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Tuesday, March 25, 2014

The User and the Internet

In today's world, internet technology is expanding. While most programs are "user-friendly", some of the most familiar ones employed, are not.  Like browsers. My first complaint is that you have to "learn" how to negotiate any browser, with is own pecular settings, etc.  Chrome, for instance, except for periodic crashing,  is excellent, however the settings are difficult to manuever. The reason: the toolbar is quite different from Internet Explorer. As soon as it is installed, one needs to sit down and read the instructions.

1.  When installing any browser, be careful about what you agree to.  They all come with threads of advertisers which will automatically appear on your toolbar and pop-up in other places. Why do we want to add multiple toolbars belonging to bing, ask, and unfamiliar engines?  Check "no" to everything.  Some unwanted stuff will still get loaded with your new free browser. It is all about advertising and somebody paying for the free browser.

2.  After installing a browser, go to the uninstall programs menu in the control panel and scroll down the list for anything installed on (today's) date.  Delete the unwanted things.

We have new security issues caused by terrorists and our own government. Be aware of this. Hoards of hackers are penetrating websites big-time.  If you own a website, it is a good idea not to run generic scripts, like blogs and shopping carts.  A great deal of damage is done through these scripts by hackers from China to the Middle-East.  They usually announce who they are so you'll know that a terrorist is on your trail.  For this reason, websites have tightened security.  Here is how it affects you:

1.  If you belong to a subscription website, your password is maximized for security. This means that the screws are tightened on the server-side.  Therefore, typos in the password will cause your computer to get blocked.  I suggest after two or three mistakes that you wait 5 minutes before trying again.  Entering a password is problematical because it is scrambled where you cannot see it. This is for your protection, however, what did you just type?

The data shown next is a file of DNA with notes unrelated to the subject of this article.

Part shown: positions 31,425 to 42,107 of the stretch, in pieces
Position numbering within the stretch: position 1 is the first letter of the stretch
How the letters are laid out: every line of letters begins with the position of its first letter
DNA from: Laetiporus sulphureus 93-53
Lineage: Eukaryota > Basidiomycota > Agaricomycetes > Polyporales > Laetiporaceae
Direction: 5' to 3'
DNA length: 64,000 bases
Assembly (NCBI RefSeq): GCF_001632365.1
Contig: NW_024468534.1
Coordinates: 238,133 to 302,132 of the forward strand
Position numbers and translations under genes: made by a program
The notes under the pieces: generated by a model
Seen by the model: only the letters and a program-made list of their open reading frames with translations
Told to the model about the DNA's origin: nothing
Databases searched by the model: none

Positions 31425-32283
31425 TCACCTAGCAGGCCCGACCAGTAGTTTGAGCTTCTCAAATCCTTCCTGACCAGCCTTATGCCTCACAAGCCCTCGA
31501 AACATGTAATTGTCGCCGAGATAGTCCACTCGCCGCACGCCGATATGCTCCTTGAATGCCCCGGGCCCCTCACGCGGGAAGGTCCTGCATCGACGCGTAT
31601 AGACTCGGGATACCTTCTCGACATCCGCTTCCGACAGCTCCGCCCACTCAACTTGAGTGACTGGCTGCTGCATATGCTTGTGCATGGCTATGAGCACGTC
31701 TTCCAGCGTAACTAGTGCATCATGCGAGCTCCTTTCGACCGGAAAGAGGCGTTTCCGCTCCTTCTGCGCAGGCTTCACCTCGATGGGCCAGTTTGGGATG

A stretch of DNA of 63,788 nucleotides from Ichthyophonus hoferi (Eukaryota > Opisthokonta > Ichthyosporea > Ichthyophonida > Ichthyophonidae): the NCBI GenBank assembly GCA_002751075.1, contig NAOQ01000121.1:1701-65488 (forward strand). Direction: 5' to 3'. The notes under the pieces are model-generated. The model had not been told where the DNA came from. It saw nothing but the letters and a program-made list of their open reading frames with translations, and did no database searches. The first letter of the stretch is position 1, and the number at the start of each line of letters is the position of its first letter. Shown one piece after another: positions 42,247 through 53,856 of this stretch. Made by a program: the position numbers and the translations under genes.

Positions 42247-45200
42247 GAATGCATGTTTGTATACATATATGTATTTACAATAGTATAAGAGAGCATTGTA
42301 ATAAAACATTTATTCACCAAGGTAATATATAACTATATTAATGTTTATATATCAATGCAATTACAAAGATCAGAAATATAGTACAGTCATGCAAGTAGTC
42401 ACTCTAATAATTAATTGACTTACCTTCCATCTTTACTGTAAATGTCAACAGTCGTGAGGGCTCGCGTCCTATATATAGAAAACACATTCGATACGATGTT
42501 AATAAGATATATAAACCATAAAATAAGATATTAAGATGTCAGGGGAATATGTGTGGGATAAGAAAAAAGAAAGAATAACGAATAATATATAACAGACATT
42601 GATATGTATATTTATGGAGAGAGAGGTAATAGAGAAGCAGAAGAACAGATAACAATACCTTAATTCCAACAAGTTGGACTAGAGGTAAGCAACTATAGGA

2.  Getting blocked from a website is due to typos in the password. The server is protecting its asset. When blocked, your browser will do funny things and usually refuse to reload the page.

3.  Find your ip address: http://whatismyip.com   and send it to the website involved so that it can be unblocked.

4.  As intruders break through security, programmers work quickly to stay ahead of the game.  This means additional hassle for users.  It is a good idea not to click on email attachments and have your virus program check for safety.

5.  Virus programs now offer a scan of the Facebook wall.

Friends, the game has changed. Facebook has issues.  We have all heard that Facebook and Google provide the government with access to our posts and other private areas.  Before you villianize them, they must obey the law.  My suggestion is that you "be very careful" what you post.  IRS is also in the snoop game now and some people are being hauled into court over postings on Facebook.  Meanwhile, FB recently changed some things. People who "like" your article do not necessarily see the next one. Your audience has dwindled from 12% to 6%.  Be aware of what is happening around you.

1.  More and more websites are owned by markets or firms in China, starting with the largest genealogy websites.

2.  Any inter-active program where you upload information to a website has the potential to be attacked. Your information is innocent, but can it be intercepted for devious purposes?  Therefore, expect tighter security.

As the internet expanded, users were finicky about sending credit card numbers.  This fear has been addressed by trusted offline merchant companies whose security is impenetrable.  However, one should be careful about ordering from fly-by-night companies who advertize on late-night tv and also have websites. Watch for diet pills, beauty creams, miracle facelifts, and the like.  Allow your virus program to make frequent full-system scans.



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